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Beluga co-management; perspectives from Kuujjuarapik and Umiujaq, Nunavik

Gislason, Robin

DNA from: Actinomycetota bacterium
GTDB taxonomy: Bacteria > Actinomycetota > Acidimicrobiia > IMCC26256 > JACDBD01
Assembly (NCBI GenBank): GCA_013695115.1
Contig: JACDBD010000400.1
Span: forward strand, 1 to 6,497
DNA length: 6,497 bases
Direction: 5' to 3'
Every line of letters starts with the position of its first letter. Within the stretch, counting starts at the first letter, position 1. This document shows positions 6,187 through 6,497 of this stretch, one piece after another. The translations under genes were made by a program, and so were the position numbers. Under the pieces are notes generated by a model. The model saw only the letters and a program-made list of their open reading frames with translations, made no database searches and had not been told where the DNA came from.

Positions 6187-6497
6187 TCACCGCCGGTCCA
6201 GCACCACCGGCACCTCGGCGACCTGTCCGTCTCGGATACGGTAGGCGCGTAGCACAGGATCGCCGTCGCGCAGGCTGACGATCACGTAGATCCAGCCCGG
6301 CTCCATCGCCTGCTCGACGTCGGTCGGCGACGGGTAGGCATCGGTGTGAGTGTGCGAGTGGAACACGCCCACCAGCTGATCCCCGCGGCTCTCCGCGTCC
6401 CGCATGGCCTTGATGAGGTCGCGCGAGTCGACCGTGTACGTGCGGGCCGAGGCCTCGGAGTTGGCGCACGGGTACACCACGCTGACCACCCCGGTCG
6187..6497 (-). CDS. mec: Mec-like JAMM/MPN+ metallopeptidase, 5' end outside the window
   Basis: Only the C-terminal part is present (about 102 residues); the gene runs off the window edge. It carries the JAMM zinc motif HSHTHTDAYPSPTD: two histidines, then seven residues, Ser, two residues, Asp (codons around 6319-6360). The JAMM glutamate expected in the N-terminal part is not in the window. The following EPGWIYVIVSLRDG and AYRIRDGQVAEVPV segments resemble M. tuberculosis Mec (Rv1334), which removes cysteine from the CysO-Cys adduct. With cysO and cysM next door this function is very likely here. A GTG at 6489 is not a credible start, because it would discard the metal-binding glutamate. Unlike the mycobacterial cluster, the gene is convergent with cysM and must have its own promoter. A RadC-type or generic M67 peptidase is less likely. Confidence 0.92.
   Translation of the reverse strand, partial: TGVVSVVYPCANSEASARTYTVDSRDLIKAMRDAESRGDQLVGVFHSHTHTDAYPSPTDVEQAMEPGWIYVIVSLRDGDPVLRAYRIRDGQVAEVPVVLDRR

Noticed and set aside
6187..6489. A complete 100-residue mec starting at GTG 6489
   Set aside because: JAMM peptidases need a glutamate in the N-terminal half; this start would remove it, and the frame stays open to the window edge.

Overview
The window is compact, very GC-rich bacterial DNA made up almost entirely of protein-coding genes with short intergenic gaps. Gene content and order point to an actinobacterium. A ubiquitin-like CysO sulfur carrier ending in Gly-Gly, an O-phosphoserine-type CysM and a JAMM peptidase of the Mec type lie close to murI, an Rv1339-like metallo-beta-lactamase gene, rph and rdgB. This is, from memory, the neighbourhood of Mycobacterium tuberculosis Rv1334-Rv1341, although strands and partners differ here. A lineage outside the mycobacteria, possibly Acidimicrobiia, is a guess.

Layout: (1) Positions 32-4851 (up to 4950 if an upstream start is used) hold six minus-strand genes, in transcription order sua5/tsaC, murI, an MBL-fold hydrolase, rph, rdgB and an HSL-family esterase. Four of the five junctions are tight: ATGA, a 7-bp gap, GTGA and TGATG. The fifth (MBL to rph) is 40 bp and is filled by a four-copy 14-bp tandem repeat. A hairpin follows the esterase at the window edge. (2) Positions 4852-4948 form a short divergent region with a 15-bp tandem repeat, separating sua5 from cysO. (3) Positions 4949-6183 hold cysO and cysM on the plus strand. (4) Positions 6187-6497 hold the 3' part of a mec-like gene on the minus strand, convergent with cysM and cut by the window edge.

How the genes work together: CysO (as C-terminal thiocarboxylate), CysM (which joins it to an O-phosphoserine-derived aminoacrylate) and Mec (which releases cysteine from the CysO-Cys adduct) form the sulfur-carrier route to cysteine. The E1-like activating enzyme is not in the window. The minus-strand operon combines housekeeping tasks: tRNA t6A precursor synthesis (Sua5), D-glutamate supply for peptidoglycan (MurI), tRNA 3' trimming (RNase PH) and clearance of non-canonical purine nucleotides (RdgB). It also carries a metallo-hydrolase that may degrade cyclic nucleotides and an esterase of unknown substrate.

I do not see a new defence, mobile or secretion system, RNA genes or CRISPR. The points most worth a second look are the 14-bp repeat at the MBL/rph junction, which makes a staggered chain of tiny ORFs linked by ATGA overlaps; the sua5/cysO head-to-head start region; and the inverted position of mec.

The Inuit of Nunavik have always harvested the beluga whale for subsistence purposes. This harvest is socially, culturally, and economically important to the Inuit of Nunavik. In the 1800s the Hudson Bay Company ran a commercial whaling post at the mouth of the Great Whale River. It was during this time that the eastern Hudson Bay beluga summer stock first began to decrease. In the 1980s The Department of Fisheries and Oceans (DFO) first began to consider the subsistence harvest by the Inuit too high for the population to recover. They implemented a management strategy that consisted of harvest quotas and seasonal and regional closures. This strategy was implemented with very little Inuit consultation, and therefore is not agreeable to the Inuit of Nunavik. In December 2006 the Inuit and Federal Government signed the Nunavik Inuit Land Claims Agreement, which covers offshore areas not dealt with in the 1975 James Bay and Northern Quebec Agreement. This agreement created the Nunavik Marine Region Wildlife Management Board, a co-management board that allows for management decision-making by both the Federal Government and the Inuit. The purpose of this research is to identify Inuit perspectives on co-management for the eastern Hudson Bay beluga summer stock. Through this research 12 themes of co-management importance have been identified by Inuit community members in Kuujjuarapik and Umijuaq, Nunavik.

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